Tom Swifty: The Man…the Menace
Tom Swifty’s first attack came suddenly. In an instant, he flung himself across my desk and strangled my manuscript with a meaty hand. All of a sudden, he rose up, and swiftly tore the pages asunder all at once. Abruptly, my story had come to an end.
Rubish, I know, and a complete exaggeration. And just to be clear, I’m not mocking a true Tom Swifty. When my editor suggested I cut back on –ly adverbs, she referenced Tom Swifty. I’d heard the terms used before, but never really understood it's meaning. I listened to my editor’s advice on –ly adverbs, but I also noticed how bogged down my writing was with words like suddenly, abruptly, all of a sudden, all at once, instantly, and …eh, swiftly. I took to calling these words Tom Swifties, and I’d hunt them down like the renegades they were.
The strategy behind using these words seems straightforward. You want to convey some urgency in your writing, or perhaps something has happened unexpectedly. Throwing an “instantly” or an “all of a sudden” into the sentence tells the reader to listen up and pay attention because something big is going down.
The End of “Started”
Two of my most cherished words I found were “began” and “started”. Most of them got cut out, and for good reason. But first, some examples:
He began to see why she’d been talking about leaving town for so long.
Debra started to wonder if she’d ever see Ron again.
Bill stopped on the side of the road for he started to see the error of his ways.
In all of these examples, a lengthy exposition would follow which only leads to this:
He saw why she’d been talking about leaving town for so long.
Debra wondered if she’d ever see Ron again.
Bill stopped on the side of the road because he saw the error of his ways.
The exposition is sometimes needed, but I found that the words “began” and “started” (and sometimes “seemed”) all only served to up the word count. Looking back, I can’t even explain why I would have written that way, except maybe to show my character’s thought processes. Even if that’s why we do it, there are simpler ways to show how a character arrives at a particular viewpoint.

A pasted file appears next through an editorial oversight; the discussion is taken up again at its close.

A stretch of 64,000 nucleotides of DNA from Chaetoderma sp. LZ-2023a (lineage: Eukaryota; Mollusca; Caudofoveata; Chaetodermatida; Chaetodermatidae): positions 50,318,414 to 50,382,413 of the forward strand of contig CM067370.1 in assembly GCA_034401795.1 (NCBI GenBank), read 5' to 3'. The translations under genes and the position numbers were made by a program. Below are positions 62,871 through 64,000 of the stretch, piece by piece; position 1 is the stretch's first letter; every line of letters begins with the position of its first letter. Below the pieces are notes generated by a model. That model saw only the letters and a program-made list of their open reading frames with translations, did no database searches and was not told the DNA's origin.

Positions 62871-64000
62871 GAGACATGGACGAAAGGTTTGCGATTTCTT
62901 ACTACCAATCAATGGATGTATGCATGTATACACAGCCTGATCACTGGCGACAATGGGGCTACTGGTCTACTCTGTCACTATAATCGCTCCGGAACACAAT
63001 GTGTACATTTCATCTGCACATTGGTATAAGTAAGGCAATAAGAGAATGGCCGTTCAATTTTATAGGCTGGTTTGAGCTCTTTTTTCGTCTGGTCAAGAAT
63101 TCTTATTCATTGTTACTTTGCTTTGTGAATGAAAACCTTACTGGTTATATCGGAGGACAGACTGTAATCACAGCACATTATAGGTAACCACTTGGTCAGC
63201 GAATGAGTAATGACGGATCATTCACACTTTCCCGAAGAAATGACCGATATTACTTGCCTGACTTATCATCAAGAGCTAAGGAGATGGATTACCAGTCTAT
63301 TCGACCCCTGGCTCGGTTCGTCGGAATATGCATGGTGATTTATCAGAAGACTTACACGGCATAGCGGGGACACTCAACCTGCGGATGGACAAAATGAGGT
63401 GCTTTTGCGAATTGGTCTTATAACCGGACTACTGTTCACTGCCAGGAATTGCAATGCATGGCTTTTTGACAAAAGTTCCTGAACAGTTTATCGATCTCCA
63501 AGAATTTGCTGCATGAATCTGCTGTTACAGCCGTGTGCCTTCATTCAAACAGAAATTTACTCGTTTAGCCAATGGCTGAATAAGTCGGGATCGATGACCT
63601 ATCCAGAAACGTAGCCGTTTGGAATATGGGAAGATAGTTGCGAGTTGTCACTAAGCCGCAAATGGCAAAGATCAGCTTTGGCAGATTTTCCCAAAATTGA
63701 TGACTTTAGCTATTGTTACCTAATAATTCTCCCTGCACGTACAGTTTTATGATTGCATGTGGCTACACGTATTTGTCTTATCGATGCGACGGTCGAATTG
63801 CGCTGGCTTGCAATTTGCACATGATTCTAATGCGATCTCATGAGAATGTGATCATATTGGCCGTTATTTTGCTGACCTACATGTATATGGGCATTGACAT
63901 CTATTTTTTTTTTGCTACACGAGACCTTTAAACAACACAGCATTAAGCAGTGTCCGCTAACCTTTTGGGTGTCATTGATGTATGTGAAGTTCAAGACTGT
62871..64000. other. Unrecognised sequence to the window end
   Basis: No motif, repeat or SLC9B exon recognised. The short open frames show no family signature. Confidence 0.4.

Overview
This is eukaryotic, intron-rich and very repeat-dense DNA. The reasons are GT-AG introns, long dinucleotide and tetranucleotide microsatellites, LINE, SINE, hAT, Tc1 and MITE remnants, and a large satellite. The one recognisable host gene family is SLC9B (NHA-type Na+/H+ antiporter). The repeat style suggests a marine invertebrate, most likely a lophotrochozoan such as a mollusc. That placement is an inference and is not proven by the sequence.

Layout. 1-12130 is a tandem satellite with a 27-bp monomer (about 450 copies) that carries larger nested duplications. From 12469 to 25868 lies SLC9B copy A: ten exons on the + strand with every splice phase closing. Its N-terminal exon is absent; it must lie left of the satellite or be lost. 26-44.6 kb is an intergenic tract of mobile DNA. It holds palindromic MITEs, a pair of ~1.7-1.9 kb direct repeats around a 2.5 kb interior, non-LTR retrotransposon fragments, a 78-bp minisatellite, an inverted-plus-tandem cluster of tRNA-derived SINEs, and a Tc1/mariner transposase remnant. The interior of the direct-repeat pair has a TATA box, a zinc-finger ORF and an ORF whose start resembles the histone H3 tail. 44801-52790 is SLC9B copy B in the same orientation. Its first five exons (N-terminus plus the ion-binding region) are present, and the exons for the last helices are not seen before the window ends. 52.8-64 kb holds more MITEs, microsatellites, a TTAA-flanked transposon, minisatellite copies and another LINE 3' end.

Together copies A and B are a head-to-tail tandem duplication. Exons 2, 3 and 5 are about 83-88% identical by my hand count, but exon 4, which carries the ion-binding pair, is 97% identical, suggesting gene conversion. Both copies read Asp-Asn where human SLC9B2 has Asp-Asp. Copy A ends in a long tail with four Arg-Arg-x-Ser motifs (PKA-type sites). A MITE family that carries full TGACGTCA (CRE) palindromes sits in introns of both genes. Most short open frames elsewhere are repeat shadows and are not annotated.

The Youngling, the Teenager, and the Old Man
Jack Swifty looked up to his father in the way most boys did. Sometimes, the boy would fantasize what it would be like to grow up, to finally fill his father’s shoes. After all, the youngest Swifty had come a long way in his short life. The blond-haired son didn’t give up at the first sign of trouble.
Terrible, but I hope I’m making my point. In each of the above sentences, I’m talking about Jack Swifty. I’ve seen this in a lot of different genres of writing, where in order to break up a sensation of repetition, the author comes up with an alterative way of describing a character. It almost always starts with “the”. The Hobbit, the mage, the priest, the detective, the assassin, the girl, or the storyteller.
I’m guilty of overusing this technique. Why? As I mentioned before, fear of repetition is fairly common in the writing world. No author wants to bog down a reader with repeating names over and over again. So you throw in an alternate “name”, maybe two even, and before you know it, you’ve completely lost your audience. They no longer know who you’re talking about. My editor said it best: “Names to a reader are comfortable sign posts, they don’t get seen as we the writer sees them—again and again and again.” (S.R. Howen)
In my case, I did a fair amount of chopping. I stopped worrying so much about repeating myself, and in areas where I felt like I was being too repetitive, I scrutinized those spots and looked at other causes. Maybe I was saying the same thing twice or jambling. Either way, I saved my story by doing away with these crutches.